State v. Brown

Annotate this Case

153 N.W.2d 229 (1967)

STATE of Minnesota, Respondent, v. Claude L. BROWN, Appellant.

No. 40412.

Supreme Court of Minnesota.

September 29, 1967.

*230 C. Paul Jones, Public Defender, Murray L. Galinson, Asst. Public Defender, Minneapolis, for appellant.

Douglas M. Head, Atty. Gen., Gerard W. Snell, Acting Sol. Gen., St. Paul, Carl E. Erickson, County Atty., Brainerd, for respondent.


OTIS, Justice.

Defendant was tried and found guilty of attempting sexual intercourse with an inmate of a state hospital who, by reason of her mental deficiency, was incapable of giving consent.[1] He was sentenced to a *231 term of imprisonment not to exceed 7 years and appeals from the conviction.

At the time of trial defendant stipulated that the victim was not mentally competent to testify,[2] but did not concede that she was incapable of giving consent. On the contrary, defendant took the position that she had been the aggressor and he had merely acquiesced in her overtures. In this posture of the case the trial court deemed it advisable to put the victim on the stand and, in the presence of the jury, interrogate her, both to establish her competence or incompetence to testify and to permit the jury to decide whether she had sufficient understanding to give consent. Defendant assigns as error the procedure adopted by the court, asserting that because of her unfortunate demeanor the victim's appearance on the stand excited sympathy in the jury which was highly prejudicial to the defendant.

The victim was a woman 59 years of age who had been confined in a state hospital for the mentally deficient since she was 12 years of age. She had an IQ of 25, which is on the borderline between an idiot and an imbecile. Her mental age was 4½ years. Her memory was extremely limited and precluded at the trial a coherent recitation of the events which occurred on the day of the offense.

1. Under our decisions the court was correct in conducting a preliminary examination to decide as a matter of law whether the victim was capable of testifying. State v. Prokosch, 152 Minn. 86, 187 N.W. 971; State v. Kahner, 217 Minn. 574, 580, 15 N.W.2d 105, 108, certiorari denied, 323 U.S. 768, 65 S. Ct. 121, 89 L. Ed. 614; State ex rel. Dugal v. Tahash, Minn., 153 N.W.2d 232, filed herewith. Ordinarily it is better practice to conduct the inquiry outside of the hearing of the jury. Here, however, the state was obliged to prove as a part of its case the victim's legal inability to consent to sexual intercourse. It was therefore pertinent to examine her in the presence of the jury to establish whether or not her mental deficiency deprived her of capacity to give consent. We hold that under these circumstances the court did not abuse its discretion in conducting the inquiry in the presence of the jury, notwithstanding the fact that the jury may have been moved by the unfortunate appearance and mental condition she displayed.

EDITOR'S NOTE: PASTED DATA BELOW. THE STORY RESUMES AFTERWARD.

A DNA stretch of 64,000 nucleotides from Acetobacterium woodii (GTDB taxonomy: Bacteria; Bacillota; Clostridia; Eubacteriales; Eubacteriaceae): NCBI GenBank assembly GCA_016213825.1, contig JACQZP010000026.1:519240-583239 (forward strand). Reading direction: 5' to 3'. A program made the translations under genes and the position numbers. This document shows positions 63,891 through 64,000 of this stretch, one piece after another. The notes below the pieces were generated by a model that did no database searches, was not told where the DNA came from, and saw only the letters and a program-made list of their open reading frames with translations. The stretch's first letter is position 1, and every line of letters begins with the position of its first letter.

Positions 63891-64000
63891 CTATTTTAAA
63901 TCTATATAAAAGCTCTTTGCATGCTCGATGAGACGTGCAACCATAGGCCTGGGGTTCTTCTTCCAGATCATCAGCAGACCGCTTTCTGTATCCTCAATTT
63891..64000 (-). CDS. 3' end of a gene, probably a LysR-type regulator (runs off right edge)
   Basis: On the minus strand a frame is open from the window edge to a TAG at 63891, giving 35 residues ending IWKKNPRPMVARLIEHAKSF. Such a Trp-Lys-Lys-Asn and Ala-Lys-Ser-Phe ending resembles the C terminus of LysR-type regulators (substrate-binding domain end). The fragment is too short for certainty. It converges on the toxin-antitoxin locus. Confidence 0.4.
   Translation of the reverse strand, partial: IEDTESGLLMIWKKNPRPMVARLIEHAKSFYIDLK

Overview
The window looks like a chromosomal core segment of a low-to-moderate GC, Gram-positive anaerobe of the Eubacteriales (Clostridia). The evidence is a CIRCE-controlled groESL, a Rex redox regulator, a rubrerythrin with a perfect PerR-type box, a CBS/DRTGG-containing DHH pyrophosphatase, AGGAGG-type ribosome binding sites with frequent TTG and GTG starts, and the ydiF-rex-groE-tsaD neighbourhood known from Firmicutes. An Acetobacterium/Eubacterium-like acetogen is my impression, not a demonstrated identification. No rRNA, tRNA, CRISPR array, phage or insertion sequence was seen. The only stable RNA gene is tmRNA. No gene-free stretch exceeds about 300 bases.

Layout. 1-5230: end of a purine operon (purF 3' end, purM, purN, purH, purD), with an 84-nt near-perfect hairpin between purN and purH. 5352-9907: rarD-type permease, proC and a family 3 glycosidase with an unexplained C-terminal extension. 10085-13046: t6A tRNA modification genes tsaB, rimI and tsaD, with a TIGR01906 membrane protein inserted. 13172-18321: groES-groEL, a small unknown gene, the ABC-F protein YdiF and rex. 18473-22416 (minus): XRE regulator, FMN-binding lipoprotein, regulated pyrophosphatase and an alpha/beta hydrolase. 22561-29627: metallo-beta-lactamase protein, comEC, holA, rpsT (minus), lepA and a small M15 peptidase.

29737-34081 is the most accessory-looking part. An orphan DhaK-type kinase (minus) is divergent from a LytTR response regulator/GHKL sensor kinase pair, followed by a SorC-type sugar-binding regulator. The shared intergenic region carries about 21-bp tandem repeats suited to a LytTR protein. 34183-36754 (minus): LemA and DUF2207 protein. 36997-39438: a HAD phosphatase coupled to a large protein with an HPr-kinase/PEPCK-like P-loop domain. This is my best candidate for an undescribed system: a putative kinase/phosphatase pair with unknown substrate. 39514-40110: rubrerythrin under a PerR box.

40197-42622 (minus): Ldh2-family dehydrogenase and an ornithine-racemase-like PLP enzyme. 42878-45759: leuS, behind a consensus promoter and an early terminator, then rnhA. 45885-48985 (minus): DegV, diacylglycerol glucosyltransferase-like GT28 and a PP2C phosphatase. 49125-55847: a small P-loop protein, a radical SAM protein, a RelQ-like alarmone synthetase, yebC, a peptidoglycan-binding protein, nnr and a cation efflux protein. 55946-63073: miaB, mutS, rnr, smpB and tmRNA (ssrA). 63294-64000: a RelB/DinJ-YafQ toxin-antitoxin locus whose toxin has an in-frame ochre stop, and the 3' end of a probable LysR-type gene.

2. The second issue raised by defendant is the sufficiency of the evidence to sustain a conviction for attempted rape. There was evidence from which the jury could find that at about 8:30 a. m. on September 1, 1965, defendant was seen on the grounds of the State Hospital at Brainerd. Shortly thereafter it was discovered that the victim was missing from the institution, and two employees searched the grounds for her. They observed defendant's automobile on an abandoned road. One of them went back to the hospital to summon another employee. When they returned they discovered defendant standing alongside his car and the victim lying on the seat with her clothes disarrayed, crying, and complaining that the defendant had slapped her. A physical examination disclosed that her organs had been irritated in a manner consistent with sexual penetration. The defendant signed a statement admitting he had picked up the defendant on the roadway, that she had invited him to have intercourse and he had intended to do so but was frustrated by the appearance of the hospital employees. On this state of the record, defendant asserts as a matter of law that no attempt occurred.

*232 While we agree that the evidence is more consistent with a finding of rape than attempted rape, it was the prerogative of the jury to bring in a verdict convicting defendant of the lesser included offense. In State v. Johnson, 243 Minn. 296, 300, 67 N.W.2d 639, 642, we held that an attempt begins with the initial attack on a female, not necessarily involving a battery or an act of penetration.

"* * * All that is required in this regard is some overt act in furtherance of the intent beyond mere preparation. Clearly the assault and battery committed by defendant in this case constituted the required overt act for an attempt, * *."

Although the victim was incompetent to testify, that fact did not preclude evidence that she complained to several hospital employees at the scene. The accusations which she there made were admissible as a part of the res gestae. These remarks, together with the position and condition in which the victim was found by the hospital employees, were sufficient to sustain a verdict of attempted rape. The conviction is therefore affirmed.



[1] Minn.St. 617.01 provides as follows: "Rape is an act of sexual intercourse with a female not the wife of the perpetrator, committed against her will or without her consent; every person who shall perpetrate such an act of sexual intercourse with a female of ten years or upwards, not his wife:

"(1) When, through idiocy, imbecility, or any unsoundness of mind, either temporary or permanent she is incapable of giving consent;

* * * * *

"Shall be punished by imprisonment in the state prison for not less than seven, nor more than 30, years."

[2] § 595.02(6).